Too many people are dreaming about the entrepreneur lifestyle, imagining themselves working a few hours per day, then sipping coconuts on the beach the rest.
It just doesn't go down like that.
Sure, you might get there one day (but even then, you'd be bored out of your mind – if you're a true entrepreneur), but the road there is often very long.
And what dictates whether or not you should become an entrepreneur, is whether or not you're willing to take that long road.
If you shake and fret at the thought of working 14 hour days, without seeing results, potentially for years… yes, years.
Then you're going down the wrong path.
Entrepreneurship is for people who don't mind that struggle.
If you love challenges, responsibility, and don't mind pain and hustle, theres a good chance that entrepreneurship is for you.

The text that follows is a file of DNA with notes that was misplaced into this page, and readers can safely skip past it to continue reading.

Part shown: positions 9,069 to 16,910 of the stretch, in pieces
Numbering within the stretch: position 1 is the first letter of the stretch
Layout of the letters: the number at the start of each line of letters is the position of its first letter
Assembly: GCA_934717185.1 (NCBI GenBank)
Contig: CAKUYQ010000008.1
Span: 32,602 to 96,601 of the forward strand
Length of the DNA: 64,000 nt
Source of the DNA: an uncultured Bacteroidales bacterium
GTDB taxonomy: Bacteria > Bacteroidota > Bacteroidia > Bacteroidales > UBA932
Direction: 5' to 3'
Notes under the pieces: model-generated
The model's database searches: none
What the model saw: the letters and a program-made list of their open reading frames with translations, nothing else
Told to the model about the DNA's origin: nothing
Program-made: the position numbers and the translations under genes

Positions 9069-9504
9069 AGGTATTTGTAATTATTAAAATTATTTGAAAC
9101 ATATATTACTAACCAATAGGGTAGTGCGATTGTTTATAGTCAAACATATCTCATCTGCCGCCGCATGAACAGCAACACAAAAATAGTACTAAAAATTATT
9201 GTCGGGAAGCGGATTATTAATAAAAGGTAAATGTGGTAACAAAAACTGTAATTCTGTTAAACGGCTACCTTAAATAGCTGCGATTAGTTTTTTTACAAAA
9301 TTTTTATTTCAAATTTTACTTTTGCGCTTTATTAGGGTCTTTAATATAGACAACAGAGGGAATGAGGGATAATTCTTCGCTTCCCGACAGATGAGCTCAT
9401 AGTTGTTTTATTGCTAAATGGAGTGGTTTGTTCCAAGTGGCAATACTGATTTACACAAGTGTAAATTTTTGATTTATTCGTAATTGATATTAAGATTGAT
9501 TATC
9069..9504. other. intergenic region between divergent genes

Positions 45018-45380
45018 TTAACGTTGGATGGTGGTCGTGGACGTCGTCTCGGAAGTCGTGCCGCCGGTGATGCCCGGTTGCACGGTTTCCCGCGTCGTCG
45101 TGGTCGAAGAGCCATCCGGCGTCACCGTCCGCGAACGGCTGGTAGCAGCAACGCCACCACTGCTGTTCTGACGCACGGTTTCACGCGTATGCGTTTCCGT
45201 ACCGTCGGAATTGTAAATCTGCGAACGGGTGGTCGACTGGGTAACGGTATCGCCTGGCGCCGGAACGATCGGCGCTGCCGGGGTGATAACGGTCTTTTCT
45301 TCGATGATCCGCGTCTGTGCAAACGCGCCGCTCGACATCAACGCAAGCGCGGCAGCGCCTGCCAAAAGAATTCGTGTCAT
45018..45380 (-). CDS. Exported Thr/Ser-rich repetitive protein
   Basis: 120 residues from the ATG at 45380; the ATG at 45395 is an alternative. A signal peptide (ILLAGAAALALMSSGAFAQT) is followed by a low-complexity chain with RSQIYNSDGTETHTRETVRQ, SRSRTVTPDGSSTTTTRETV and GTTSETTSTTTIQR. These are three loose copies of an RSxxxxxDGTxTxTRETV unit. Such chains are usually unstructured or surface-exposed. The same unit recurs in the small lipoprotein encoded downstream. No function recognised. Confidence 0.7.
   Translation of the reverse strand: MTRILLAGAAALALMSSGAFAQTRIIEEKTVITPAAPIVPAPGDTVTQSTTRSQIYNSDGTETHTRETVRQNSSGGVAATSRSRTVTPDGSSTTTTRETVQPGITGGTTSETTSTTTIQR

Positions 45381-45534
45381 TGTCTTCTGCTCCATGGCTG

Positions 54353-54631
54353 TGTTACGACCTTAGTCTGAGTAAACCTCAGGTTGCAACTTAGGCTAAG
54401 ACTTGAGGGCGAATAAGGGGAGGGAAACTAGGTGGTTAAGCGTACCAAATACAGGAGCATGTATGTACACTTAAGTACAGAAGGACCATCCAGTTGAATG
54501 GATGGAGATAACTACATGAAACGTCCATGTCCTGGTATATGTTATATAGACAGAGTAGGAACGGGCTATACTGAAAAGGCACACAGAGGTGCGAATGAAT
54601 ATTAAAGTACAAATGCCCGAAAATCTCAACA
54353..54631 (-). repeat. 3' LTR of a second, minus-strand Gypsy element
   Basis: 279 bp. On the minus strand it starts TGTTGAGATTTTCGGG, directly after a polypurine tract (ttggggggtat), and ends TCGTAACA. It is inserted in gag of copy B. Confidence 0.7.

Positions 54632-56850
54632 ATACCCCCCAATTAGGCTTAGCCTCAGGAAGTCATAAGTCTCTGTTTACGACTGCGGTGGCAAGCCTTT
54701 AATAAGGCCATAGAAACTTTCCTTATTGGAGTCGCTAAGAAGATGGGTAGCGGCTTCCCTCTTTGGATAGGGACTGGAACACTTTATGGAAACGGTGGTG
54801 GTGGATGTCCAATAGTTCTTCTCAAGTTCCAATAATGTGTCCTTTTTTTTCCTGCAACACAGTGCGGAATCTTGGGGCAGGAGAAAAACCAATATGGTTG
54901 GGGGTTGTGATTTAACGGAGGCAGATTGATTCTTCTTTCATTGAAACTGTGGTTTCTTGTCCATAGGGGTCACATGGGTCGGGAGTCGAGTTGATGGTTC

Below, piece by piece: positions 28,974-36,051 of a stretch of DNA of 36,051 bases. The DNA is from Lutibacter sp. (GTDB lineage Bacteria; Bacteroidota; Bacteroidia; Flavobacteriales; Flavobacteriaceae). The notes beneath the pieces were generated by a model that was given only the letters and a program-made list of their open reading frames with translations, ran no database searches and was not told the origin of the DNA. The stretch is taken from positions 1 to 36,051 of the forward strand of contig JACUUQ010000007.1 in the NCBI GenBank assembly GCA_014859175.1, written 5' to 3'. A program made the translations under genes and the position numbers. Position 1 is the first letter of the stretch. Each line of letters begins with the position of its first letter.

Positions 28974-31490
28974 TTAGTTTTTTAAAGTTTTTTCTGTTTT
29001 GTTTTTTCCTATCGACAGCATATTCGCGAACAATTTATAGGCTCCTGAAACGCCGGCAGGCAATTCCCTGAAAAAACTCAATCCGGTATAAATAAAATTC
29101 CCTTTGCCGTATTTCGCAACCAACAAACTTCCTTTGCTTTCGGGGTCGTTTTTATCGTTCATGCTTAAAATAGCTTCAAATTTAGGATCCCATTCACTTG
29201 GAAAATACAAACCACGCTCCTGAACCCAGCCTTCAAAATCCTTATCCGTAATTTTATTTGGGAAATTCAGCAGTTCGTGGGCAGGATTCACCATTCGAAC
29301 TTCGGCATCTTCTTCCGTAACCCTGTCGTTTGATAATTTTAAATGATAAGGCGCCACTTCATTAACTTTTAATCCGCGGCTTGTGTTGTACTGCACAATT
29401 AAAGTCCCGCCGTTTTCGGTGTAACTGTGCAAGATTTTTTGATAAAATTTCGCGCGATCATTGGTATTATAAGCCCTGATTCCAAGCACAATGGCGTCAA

What is an entrepreneur?
So, if entrepreneurship is not all about that fancy lifestyle, what does it mean to be an entrepreneur then?
Before we jump into the good stuff, let's just quickly declare the definition of an entrepreneur, how much money they make, and whether you need to get a degree to become one.
What's the definition of an entrepreneur?
The Oxford definition of what an entrepreneur is:
“A person who sets up a business, taking on financial risks in the hope of profit.”
That sounds pretty good to me. The only thing to add here is that in modern time we don't really need to take that much of a financial risk.